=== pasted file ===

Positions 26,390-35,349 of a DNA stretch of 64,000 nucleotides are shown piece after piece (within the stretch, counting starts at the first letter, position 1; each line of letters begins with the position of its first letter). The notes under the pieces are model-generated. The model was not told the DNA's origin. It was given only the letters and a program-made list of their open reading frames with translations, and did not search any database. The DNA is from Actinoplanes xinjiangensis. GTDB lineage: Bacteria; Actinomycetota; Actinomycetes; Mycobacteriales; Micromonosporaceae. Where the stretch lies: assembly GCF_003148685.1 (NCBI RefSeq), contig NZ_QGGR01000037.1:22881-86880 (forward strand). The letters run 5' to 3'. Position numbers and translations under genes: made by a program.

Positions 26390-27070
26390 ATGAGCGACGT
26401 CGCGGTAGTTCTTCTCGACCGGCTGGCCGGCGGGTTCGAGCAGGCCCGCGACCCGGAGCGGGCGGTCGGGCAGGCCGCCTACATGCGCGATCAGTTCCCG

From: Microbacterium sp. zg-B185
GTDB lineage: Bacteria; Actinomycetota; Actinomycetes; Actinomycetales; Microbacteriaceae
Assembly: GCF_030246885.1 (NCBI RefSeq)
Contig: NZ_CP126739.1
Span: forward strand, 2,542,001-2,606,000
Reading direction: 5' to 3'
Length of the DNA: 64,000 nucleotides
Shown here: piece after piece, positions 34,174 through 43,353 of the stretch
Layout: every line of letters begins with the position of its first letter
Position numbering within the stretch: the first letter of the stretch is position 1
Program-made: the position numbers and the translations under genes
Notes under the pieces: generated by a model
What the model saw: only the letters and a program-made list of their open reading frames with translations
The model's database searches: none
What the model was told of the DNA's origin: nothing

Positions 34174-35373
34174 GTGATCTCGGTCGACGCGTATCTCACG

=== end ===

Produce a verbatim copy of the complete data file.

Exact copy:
Positions 26,390-35,349 of a DNA stretch of 64,000 nucleotides are shown piece after piece (within the stretch, counting starts at the first letter, position 1; each line of letters begins with the position of its first letter). The notes under the pieces are model-generated. The model was not told the DNA's origin. It was given only the letters and a program-made list of their open reading frames with translations, and did not search any database. The DNA is from Actinoplanes xinjiangensis. GTDB lineage: Bacteria; Actinomycetota; Actinomycetes; Mycobacteriales; Micromonosporaceae. Where the stretch lies: assembly GCF_003148685.1 (NCBI RefSeq), contig NZ_QGGR01000037.1:22881-86880 (forward strand). The letters run 5' to 3'. Position numbers and translations under genes: made by a program.

Positions 26390-27070
26390 ATGAGCGACGT
26401 CGCGGTAGTTCTTCTCGACCGGCTGGCCGGCGGGTTCGAGCAGGCCCGCGACCCGGAGCGGGCGGTCGGGCAGGCCGCCTACATGCGCGATCAGTTCCCG

From: Microbacterium sp. zg-B185
GTDB lineage: Bacteria; Actinomycetota; Actinomycetes; Actinomycetales; Microbacteriaceae
Assembly: GCF_030246885.1 (NCBI RefSeq)
Contig: NZ_CP126739.1
Span: forward strand, 2,542,001-2,606,000
Reading direction: 5' to 3'
Length of the DNA: 64,000 nucleotides
Shown here: piece after piece, positions 34,174 through 43,353 of the stretch
Layout: every line of letters begins with the position of its first letter
Position numbering within the stretch: the first letter of the stretch is position 1
Program-made: the position numbers and the translations under genes
Notes under the pieces: generated by a model
What the model saw: only the letters and a program-made list of their open reading frames with translations
The model's database searches: none
What the model was told of the DNA's origin: nothing

Positions 34174-35373
34174 GTGATCTCGGTCGACGCGTATCTCACG